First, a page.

the bridge who had no roof to his mouth. These creatures had no roofs to their mouths, of course they had no –
"Aa 00 re o me me oo a oo ho el?" said the voice again. And it had said it four times before Gerald could collect himself sufficiently to understand that this horror alive, and most likely quite uncontrollable was saying, with a dreadful calm, polite persistence: "Can you recommend me to a good hotel?"
The speaker had no inside to his head. Gerald had the best of reasons for knowing it. The speaker's coat had no shoulders inside it only the cross-bar that a jacket is slung on by careful ladies. The hand raised in interrogation was not a hand at all; it was a glove lumpily stuffed with pocket-handkerchiefs; and the arm attached to it was only Kathleen's school umbrella. Yet the whole thing was alive, and was asking a definite, and for anybody else, anybody who really was a body, a reasonable question.
observations: When I did an entry on Pamela Brown’s The Swish of The Curtain recently, various commentators were reminiscing about BBC teatime serials for children, of which Swish was one. Crimeworm remembered one where ‘they had created some kind of "dummies" - I don't know how else to describe them - as the audience and they utterly terrified me.’
Daniel Milford-Cottam, great friend to this blog, knew exactly what she was talking about:
That series with the dummies was [the 1979]The Enchanted Castle by E. Nesbit (who also wrote the original book The Phoenix and the Carpet). The dummies were called "Ugly-Wuglies" and I have been DESPERATE to see the series for real ever since I heard about them. One of my ex-boyfriends remembers it from the first time round and says the Ugly-Wuglies were remarkably terrifying. It's one of the BBC dramas I REALLY want to see because I only know it from a couple of pictures from an old paperback cover.
I only know this because I've read (and loved) the book - it is one of E Nesbit's less well-known books but it's pretty amazing. There's a gorgeous scene in it where the children are asking their French governess for hairpieces to make up the dummies with, and she whips out her hairpins to reveal that all her abundant hair is her own, and then asks if they want her (definitely not false) teeth too. Very funny and very affectionate.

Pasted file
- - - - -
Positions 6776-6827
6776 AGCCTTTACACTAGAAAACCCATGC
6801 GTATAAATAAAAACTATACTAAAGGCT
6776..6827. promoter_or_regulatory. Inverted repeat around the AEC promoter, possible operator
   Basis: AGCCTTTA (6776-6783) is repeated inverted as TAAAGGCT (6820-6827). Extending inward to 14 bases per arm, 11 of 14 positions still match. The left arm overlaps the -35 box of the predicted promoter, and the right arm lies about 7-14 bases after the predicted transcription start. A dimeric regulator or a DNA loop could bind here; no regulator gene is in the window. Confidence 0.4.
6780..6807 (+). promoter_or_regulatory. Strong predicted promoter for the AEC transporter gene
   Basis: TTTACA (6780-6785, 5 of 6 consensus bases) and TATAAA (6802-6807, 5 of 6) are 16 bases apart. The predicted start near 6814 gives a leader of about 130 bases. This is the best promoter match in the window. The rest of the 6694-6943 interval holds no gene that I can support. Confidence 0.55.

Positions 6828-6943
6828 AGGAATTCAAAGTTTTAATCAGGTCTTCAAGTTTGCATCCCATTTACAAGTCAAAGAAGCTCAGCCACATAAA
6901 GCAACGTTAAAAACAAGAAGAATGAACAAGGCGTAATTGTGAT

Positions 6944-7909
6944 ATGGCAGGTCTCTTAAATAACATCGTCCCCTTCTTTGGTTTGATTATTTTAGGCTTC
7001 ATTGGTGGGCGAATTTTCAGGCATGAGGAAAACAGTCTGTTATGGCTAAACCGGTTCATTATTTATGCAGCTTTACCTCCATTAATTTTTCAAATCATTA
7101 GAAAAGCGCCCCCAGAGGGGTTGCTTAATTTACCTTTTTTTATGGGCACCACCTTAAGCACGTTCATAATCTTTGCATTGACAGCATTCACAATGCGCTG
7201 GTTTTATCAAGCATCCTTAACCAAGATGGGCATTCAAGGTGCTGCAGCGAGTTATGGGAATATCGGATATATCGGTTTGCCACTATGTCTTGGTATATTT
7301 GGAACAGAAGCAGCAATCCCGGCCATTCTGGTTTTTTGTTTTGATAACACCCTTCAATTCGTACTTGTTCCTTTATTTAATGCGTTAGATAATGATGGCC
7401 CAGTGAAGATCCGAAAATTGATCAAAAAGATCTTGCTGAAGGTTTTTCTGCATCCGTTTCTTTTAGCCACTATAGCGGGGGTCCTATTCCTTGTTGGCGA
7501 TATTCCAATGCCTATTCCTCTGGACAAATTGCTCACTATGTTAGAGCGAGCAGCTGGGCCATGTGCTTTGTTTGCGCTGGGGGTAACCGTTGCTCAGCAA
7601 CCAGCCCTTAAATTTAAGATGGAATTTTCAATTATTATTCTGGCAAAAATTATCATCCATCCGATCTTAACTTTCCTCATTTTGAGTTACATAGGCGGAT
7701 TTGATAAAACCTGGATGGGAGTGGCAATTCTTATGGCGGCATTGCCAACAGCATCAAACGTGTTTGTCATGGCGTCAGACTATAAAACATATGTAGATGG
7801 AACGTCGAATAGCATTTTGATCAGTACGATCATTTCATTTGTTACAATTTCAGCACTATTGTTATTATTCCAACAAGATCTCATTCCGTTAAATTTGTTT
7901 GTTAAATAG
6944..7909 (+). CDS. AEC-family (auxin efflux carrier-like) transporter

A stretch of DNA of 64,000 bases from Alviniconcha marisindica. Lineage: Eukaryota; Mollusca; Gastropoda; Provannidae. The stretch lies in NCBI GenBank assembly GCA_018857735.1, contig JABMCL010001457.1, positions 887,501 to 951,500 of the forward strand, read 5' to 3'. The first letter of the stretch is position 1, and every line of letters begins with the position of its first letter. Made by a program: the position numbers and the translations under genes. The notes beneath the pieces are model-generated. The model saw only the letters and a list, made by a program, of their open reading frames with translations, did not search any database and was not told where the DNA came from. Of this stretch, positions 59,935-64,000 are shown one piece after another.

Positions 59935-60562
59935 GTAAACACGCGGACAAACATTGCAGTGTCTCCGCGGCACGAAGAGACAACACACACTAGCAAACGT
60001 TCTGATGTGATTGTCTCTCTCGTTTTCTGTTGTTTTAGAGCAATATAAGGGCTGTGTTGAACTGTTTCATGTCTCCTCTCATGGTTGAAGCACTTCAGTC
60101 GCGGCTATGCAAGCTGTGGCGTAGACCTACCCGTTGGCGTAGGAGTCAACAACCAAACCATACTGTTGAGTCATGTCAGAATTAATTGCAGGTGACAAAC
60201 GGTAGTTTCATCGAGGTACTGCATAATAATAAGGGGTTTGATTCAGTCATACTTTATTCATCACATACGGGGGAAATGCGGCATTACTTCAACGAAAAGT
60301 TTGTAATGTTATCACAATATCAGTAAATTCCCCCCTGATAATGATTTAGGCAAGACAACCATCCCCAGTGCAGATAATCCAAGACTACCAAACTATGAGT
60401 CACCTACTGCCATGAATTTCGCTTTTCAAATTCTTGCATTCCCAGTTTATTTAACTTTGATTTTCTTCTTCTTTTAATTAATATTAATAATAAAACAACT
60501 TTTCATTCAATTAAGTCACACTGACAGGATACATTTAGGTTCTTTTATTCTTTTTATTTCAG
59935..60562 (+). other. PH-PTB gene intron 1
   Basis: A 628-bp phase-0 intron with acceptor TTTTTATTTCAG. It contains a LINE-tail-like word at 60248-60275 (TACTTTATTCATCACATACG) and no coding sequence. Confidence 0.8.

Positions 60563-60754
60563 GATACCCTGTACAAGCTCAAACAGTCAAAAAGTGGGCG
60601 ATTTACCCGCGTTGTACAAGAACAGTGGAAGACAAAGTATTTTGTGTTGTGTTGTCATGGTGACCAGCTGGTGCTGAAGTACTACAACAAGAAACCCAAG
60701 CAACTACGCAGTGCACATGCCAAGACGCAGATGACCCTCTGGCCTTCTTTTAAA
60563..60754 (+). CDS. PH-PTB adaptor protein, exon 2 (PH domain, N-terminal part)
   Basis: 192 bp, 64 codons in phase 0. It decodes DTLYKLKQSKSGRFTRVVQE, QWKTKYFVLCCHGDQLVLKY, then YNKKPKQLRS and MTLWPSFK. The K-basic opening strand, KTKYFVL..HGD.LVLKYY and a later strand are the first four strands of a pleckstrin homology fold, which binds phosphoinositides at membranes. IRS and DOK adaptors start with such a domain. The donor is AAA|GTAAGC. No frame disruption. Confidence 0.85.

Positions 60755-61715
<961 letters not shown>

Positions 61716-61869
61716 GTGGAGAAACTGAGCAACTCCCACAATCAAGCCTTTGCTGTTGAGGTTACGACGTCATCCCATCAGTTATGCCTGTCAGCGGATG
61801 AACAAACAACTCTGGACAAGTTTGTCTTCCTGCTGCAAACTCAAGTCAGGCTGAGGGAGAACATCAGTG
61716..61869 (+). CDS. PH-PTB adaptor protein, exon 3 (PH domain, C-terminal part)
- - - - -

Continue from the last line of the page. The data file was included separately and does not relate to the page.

So naturally I had to read the book (and another Nesbit he recommended, coming soon) – it’s in the public domain so you can get it free for a Kindle. It is a complete delight, and the French governess is an intriguing and (as Daniel pointed out) quite sexy figure. But the stand-out feature is undoubtedly the Ugly-Wuglies, who are indeed terrifying. The children make dummies out of household objects to represent an audience, but they accidentally come alive, and are real people – but ones made out of hockeysticks, coats and bits of paper. They are more troublesome than dangerous, but there is something very creepy indeed about them. I think they must have given young children nightmares, and would make a great animation project for an enterprising film company, who could do wonders with the concept nowadays.
STOP PRESS: Daniel has established that you can see the relevant episode from the 70s BBC series on YouTube - it's here:
And this is what the Ugly-Wuglies look like:
Interesting contemporary notes: E Nesbit makes it clear she thinks all schools should be co-educational; and also has one of the children reporting on being horrified by the conditions in prisons – so much so that he lets some thieves escape. The children say ‘Wireless is rather like magic’ – I was interested, thinking this was a bit early for radio (I’m ever alert for false anachronisms) but I think this is wireless telegraphy, transmitting Morse code clicks rather than voices. As ever she has funny sidenotes – a boy says he can make his nose bleed at will, and another boy ‘congratulated him on this accomplishment, at once so useful and so graceful.’
Thanks again to Daniel for comments and recommendation – every time I read an E Nesbit I remember how funny she was, and how different from most writers for children, in her own time and now. There are several entries for her on the blog - click on the Nesbit label below.
The first two illustrations are from an edition of the book. The third picture I came across in a schoolgirl annual while doing a different entry, and she seemed to fit in nicely….